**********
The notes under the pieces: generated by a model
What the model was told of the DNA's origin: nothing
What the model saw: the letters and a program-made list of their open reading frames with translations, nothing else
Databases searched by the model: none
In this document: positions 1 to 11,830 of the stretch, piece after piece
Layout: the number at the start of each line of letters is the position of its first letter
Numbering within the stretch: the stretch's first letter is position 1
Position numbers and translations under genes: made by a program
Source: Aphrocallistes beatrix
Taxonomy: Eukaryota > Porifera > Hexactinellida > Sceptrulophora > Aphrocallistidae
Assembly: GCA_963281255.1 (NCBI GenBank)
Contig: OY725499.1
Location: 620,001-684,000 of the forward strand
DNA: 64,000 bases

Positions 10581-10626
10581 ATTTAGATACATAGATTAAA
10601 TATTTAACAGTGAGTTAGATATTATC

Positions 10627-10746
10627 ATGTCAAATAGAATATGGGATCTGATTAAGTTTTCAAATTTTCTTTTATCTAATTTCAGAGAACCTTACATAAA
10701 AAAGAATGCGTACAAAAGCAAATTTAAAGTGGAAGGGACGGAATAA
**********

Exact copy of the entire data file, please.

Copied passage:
The notes under the pieces: generated by a model
What the model was told of the DNA's origin: nothing
What the model saw: the letters and a program-made list of their open reading frames with translations, nothing else
Databases searched by the model: none
In this document: positions 1 to 11,830 of the stretch, piece after piece
Layout: the number at the start of each line of letters is the position of its first letter
Numbering within the stretch: the stretch's first letter is position 1
Position numbers and translations under genes: made by a program
Source: Aphrocallistes beatrix
Taxonomy: Eukaryota > Porifera > Hexactinellida > Sceptrulophora > Aphrocallistidae
Assembly: GCA_963281255.1 (NCBI GenBank)
Contig: OY725499.1
Location: 620,001-684,000 of the forward strand
DNA: 64,000 bases

Positions 10581-10626
10581 ATTTAGATACATAGATTAAA
10601 TATTTAACAGTGAGTTAGATATTATC

Positions 10627-10746
10627 ATGTCAAATAGAATATGGGATCTGATTAAGTTTTCAAATTTTCTTTTATCTAATTTCAGAGAACCTTACATAAA
10701 AAAGAATGCGTACAAAAGCAAATTTAAAGTGGAAGGGACGGAATAA